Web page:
Lindsey Russell colostomy jpouch crohn's story OstoMYstory stoma ostomy crohn's disease ulcerative colitis ileostomy colostomy urostomy inflammatory bowel disease ibd stolen colonLooking back on my nearly two years with my ostomy, I wouldn’t have changed it. Although it was a literally a life changer, I was able to meet some of the best people who are currently in my life. Having my ostomy opened doors and allowed me to grow as a person in ways that I would have never dreamed of. My desire to help others, especially those with IBD is so strong that I can feel it in my bones. My husband and I started a Facebook page to help patients and their caregivers who deal with IBD. We believe that education is power and that this silent disease deserves a voice!

Always know that no matter what hand life deals you, you will come out the other end stronger and wiser for have lived through it. I look forward to seeing where life takes me next!

You can find Lindsey on her new Facebook support page: A Semi Colon Life


7 thoughts on “Journey to getting an ostomy and back

  1. Vickie Homelvig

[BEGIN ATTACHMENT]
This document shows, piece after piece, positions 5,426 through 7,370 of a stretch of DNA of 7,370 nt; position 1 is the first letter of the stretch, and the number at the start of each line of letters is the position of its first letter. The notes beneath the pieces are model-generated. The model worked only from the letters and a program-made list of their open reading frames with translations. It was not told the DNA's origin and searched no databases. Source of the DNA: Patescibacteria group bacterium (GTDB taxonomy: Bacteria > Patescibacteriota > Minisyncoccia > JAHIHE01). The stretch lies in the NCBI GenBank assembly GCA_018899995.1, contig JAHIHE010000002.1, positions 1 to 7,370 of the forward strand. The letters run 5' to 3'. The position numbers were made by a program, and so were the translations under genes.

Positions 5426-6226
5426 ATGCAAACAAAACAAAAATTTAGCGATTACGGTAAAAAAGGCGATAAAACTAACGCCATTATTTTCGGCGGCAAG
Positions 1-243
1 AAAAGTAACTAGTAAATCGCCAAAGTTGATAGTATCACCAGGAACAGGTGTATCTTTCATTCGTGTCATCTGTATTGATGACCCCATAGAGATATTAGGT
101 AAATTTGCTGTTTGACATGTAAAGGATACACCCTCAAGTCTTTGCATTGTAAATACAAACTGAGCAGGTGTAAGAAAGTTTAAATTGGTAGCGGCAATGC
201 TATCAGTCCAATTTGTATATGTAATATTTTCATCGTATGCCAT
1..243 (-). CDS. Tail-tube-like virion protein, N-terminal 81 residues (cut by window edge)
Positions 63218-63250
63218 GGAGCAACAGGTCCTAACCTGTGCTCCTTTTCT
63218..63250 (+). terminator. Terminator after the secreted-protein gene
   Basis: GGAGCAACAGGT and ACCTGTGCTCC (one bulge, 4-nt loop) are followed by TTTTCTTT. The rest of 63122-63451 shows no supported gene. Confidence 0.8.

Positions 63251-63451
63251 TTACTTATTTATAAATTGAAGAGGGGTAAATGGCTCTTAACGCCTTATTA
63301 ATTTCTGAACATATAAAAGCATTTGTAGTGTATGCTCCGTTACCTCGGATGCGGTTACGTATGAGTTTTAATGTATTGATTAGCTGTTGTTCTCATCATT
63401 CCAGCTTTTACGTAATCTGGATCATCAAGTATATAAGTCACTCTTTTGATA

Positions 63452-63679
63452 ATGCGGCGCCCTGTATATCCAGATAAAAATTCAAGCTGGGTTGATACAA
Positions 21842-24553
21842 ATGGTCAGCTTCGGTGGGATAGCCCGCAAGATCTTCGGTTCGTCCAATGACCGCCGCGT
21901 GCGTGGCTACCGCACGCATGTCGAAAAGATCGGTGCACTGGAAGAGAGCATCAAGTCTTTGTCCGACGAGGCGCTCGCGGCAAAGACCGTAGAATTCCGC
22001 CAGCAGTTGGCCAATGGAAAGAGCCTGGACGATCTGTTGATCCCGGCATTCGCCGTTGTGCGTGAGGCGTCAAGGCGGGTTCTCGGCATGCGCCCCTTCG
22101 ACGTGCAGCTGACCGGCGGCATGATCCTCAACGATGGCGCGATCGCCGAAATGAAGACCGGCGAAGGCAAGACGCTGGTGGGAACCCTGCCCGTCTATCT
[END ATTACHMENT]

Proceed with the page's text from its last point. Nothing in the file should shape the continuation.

I was diagnosed in 2010 with stage 3 anal-cancer took chemotherapy and radiation for 6 months, my doctor said it will never come back but in which 2011 Halloween I had the surgery to get the ostomy bag . in 2012 when back to surgery for a hernia surgery because she did not in force the wall . in 2013 back to surgery for the removal of my tail -bone due to cancer. in October 2014 one more surgery due to cancer. now in 2015 I have a blood clot in my left lung.
    Vickie Homelvig

  2. Lori Russell

    I was diagnosed with Chrohns disease at 17, at 22 i ended up with a perforated bowel. After 9 hrs. In surgery my family was told i wouldn’t live through the night. God had other plans I had a temp. Colostomy for three yrs. After it was reversed Iwas ok for 8 yrs. My symptoms returned like a bangee and I asked for an illeostomy best decision I ever made. I am healthy been married 15 yrs. and wouldn’t want it any other way, ostomy is a scary word for some people but for me it was worth it with less bathroom runs, steroids, and endless stomaches. I hope my story helps people deal a little easier about having an illeostomy. Good luck and God Bless.